When they say "Break a leg," it's just a theater way of wishing actors luck.

Cindy Flood wasn't so lucky.

Appearing in the musical "She Loves Me" in Chinook, Washington, a couple of years ago, the former Los Angeles dance teacher fell before a performance and wound up in the emergency room.

Her talented college-trained daughter, Brooke, sang her mother's lead role that night — and the remainder of the summer schedule — to prove "the show must go on."

The story, now legend with the Peninsula Association of Performing Artists, isn't unusual.

When The River Theatre staged "Macbeth" in Astoria some years ago, founder Nancy Montgomery had to remind cast and crew about Shakespeare's "cursed" play as they wandered backstage with sharp-pointed daggers and axes.

The Scottish Play's bleak reputation is no myth. Director Edward James, a professional actor who retired to Astoria more than a dozen years ago, recalls a Portland production in his youth when Malcolm was in a car accident, Banquo's ghost performed while bleeding from a stab wound and Macduff, who had the flu, swooned during a sword fight.

Backstage "dramas" are nothing new. Some 75 years ago, the Astoria newspaper reported police responded to the Merwyn Hotel after a report of gunshots, only to learn they were blanks fired during rehearsals of an amateur theatrical.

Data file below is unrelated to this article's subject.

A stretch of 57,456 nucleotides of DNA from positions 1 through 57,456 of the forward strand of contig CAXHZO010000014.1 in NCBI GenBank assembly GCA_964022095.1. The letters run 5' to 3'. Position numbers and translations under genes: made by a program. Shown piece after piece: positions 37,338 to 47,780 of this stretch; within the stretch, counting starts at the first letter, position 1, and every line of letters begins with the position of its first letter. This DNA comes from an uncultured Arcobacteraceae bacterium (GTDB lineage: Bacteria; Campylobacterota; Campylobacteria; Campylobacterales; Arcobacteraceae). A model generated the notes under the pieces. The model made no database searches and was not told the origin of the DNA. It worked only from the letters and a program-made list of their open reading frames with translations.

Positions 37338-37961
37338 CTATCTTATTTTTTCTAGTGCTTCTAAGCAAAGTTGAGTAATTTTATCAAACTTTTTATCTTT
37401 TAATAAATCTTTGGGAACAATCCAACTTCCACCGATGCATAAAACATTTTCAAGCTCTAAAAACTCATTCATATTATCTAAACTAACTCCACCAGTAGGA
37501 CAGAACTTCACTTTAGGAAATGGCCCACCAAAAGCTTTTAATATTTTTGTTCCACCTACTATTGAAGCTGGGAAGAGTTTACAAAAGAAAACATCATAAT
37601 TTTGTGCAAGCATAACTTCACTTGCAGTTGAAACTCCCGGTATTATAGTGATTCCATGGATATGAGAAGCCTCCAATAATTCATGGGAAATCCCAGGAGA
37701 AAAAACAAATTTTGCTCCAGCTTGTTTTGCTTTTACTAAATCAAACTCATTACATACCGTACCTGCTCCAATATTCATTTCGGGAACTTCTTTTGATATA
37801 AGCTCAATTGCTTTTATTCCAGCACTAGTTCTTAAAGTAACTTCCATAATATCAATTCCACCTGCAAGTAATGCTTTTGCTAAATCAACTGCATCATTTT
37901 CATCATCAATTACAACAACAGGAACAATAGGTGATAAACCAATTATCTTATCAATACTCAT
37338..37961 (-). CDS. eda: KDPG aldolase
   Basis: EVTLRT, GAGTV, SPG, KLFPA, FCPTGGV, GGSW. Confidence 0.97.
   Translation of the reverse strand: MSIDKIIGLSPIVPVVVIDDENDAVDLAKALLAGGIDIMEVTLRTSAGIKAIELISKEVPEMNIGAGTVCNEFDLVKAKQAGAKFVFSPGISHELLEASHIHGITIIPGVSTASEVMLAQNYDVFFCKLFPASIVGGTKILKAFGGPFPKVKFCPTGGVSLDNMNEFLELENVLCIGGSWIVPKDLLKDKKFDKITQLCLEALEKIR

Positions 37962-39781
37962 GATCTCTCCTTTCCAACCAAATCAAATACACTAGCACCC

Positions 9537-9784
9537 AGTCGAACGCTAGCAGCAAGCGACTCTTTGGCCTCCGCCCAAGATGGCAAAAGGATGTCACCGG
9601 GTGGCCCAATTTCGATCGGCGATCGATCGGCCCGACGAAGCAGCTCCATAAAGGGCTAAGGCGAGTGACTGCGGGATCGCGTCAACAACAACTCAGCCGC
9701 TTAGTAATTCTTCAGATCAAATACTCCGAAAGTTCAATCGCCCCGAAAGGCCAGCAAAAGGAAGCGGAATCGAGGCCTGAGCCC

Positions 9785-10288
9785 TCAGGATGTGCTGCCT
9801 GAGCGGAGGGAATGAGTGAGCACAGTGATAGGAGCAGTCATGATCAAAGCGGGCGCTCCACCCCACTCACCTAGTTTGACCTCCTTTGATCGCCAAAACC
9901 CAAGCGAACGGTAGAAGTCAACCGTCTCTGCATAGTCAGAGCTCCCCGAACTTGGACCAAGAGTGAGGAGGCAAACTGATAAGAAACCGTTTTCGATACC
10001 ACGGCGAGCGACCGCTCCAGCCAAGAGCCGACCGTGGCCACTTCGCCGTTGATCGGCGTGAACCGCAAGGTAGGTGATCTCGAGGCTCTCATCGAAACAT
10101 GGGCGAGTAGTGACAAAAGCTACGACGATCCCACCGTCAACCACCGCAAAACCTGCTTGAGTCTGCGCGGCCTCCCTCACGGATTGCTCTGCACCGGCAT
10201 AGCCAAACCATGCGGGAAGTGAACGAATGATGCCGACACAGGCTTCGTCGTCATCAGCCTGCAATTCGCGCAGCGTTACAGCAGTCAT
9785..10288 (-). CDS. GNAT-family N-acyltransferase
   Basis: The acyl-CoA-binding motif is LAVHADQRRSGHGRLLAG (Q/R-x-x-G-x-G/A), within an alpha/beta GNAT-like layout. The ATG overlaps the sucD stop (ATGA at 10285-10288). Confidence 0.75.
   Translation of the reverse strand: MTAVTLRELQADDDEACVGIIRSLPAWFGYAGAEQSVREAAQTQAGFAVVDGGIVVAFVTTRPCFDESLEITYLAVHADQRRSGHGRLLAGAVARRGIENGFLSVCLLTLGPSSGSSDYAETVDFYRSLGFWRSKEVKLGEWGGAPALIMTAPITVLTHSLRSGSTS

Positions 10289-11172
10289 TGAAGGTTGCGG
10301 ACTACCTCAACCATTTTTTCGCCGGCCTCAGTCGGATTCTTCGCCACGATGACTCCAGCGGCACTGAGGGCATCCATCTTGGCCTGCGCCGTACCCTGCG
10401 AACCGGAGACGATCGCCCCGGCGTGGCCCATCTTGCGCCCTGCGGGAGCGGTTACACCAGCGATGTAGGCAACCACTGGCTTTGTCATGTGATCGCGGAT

But despite occasional mishaps, live theater is alive and well in the Columbia-Pacific region, providing work for a cadre of experienced directors and pleasure for a corps of amateur actors.

Some, like Bill Ham and Bill Honl, shift from show to show, often performing in one while rehearsing the next. Others, like Sheila Shaffer, Lisa Fergus and Katherine Lacaze, direct one show, then act in another.

"I like to do both," said Shaffer, whose work at the Coaster Theatre Playhouse in Cannon Beach dates back to 2002. "People ask, 'Do I prefer acting or directing?' They are completely different. Sometimes I see a script that I have a vision for, but I also like to be an actor and work with other directors and pick up skills."

Cannon Beach and Astoria

Clatsop Community College has long since given up productions. So two successful troupes, the Coaster and the Astor Street Opry Co. in Astoria, continue to form the backbone of the Clatsop County theater scene. Their niches are complementary, rather than competing.

The Coaster has existed since Maurie Clark, a Portland arts patron, purchased the roller staking rink in Cannon Beach in 1972 and attracted Portland State University Summer Stock Co. On Clark's death in 2001, the playhouse became a nonprofit organization.